I am almost certain you can find someone to warm your bread pudding for you.

Posted on by Jennie

Hello friends! We’re almost finished with the road trip with only one more day on the road! To continue where we left off, I want to tell you about Thursday, when we drove from Texas City to New Orleans. We knew we wanted to stop in Galveston, see the Gulf of Mexico, and continue on to Louisiana.

We said goodbye to Texas City, only to return in a moment of time because I had left my traffic citation in the hotel room. We ran back to get it, but in vain, as it ended up being in the car the whole time! Needless to say, we found the citation, and got back on the road to Galveston. Once there, we drove around for a bit before we could really tell where the “downtown” was. The city was mostly a grid, but the city is quaint and therefore hard to find.

Once we found the secret downtown area, we parked the car and walked around for a bit, taking pictures of the beautiful architecture and historic signs. We got lunch at a restaurant that was nearly empty but gorgeous. Corelyn ordered crab cakes, and I settled on oysters. We both got fried okra and sweet potato fries.

As we ate, I swear that I discovered two pieces of shell AND the beginnings of a pearl. Don’t worry, there is photographic evidence coming soon. I made sure to take a few photographs for proof. After this meal, and a few cups of coffee, we were ready to walk around Galveston a bit before heading to the ferry that would take us to the Bovilar Peninsula. Or so we thought, until we happened on the Bishop’s Palace. This mansion kept us occupied for about 40 minutes as we took pictures outside and strolled the bookstore reading history books on the area of Galveston as well as the palace itself.

Soon we found ourselves behind our self-imposed schedule, so we purchased a cookbook of Galveston favorites and headed to the ferry. The 15 minute ferry is free to cross to the Bovilar Peninsula, thank you Texas Department of Transportation. We enjoyed ferrying across the water to the gulf, and once on solid land decided to take a trip to the gulf to stick our feet in.

The gulf’s water was quite warm (almost like bath water!) and was positively delightful. Once at the beach we noticed that people were driving their cars on the shoreline (which we found quite strange) and that all the houses were on tall slits. This seemed usual for a hurricane area, but the houses were VERY high. We figured that this was because of Hurricane Ike which destroyed much of the region.

On the beach we also discovered tons of clams that kept being uncovered by the waves only to immediately burrow back into the sand. This kept us entertained for a few minutes, and then Corelyn collected seashells (by the sea shore) and we headed back to the car, shells in hand, sand on feet. Trying to avoid getting sand in the car was impossible, but we did the best we could since the White Sands were already in the car…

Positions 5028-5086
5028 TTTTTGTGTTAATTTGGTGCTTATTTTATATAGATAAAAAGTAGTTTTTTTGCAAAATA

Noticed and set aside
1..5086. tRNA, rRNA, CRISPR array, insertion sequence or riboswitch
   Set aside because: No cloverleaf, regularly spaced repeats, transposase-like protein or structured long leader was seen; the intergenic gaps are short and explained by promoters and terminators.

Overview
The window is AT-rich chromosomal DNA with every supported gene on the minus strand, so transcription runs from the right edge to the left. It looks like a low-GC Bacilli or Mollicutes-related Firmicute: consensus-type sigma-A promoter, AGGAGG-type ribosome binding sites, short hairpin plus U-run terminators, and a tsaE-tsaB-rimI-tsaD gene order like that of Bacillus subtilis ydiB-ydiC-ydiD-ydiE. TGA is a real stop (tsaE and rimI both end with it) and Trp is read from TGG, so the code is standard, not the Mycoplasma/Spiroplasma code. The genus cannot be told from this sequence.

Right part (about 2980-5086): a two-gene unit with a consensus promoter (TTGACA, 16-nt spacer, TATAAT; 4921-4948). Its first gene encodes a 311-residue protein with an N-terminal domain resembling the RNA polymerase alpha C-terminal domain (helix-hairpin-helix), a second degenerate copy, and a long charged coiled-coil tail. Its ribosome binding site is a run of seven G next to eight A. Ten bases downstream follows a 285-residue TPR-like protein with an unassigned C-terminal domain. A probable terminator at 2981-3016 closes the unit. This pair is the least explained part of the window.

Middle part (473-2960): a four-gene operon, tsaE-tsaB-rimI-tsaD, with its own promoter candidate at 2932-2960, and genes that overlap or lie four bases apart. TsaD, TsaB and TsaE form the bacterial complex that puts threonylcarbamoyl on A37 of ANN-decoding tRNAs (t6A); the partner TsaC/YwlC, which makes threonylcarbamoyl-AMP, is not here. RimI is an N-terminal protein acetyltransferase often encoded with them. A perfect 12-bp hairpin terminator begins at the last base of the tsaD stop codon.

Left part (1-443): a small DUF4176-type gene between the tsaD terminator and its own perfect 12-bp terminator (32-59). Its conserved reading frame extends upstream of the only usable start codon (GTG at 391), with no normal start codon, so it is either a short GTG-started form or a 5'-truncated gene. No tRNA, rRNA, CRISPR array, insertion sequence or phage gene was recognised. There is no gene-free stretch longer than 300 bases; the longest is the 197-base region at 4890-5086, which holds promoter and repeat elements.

After sticking our feet in, we drove from the Peninsula until we couldn’t anymore. Ryan, Corelyn’s old roommate and a good friend of ours, has lent his atlas to us, and it claimed we could drive to the end of the peninsula and to Port Arthur. We found this to be untrue, and figured it had something to do with the hurricane as well. We turned north, headed for Beaumont, and then onto Louisiana. We didn’t stop again until we got to Lafayette, where we ate dinner, as we knew we weren’t going to make it to New Orleans in time for food.

In Lafayette there appeared to be some kind of street/music festival happening, and therefore we couldn’t get to any of the restaurants we originally planned on eating in. So we headed to Blue Dog Cafe which was off the main drag, and were delighted to find live music and tables covered in butcher paper and crayons. Corelyn set out to draw our trip thus far, and I made a day by day itinerary on my side. I ordered some brie bisque and Corelyn got crab cakes, again.

When we asked our waitress if we could get the bread pudding to go, she explained that we could, but we’d need a microwave to warm it. We explained that we were in from out of town, and on the road headed to New Orleans. “I was there a few weeks ago, in this kitchen of (she named a restaurant I can’t remember) and they had one. So that’s at least one microwave,” she said. And so it was settled: we took bread pudding to go.

Once we got back on the road we headed for New Orleans in the dark. We checked in around 11:30, and headed up to our room. No microwave! Lucky for us, the car had been warmed and the top of the bread pudding was pretty melted, allowing us to have delicious Lafayette bread pudding in New Orleans. We went to bed soon afterward, ready to hit New Orleans in the morning.

 


 

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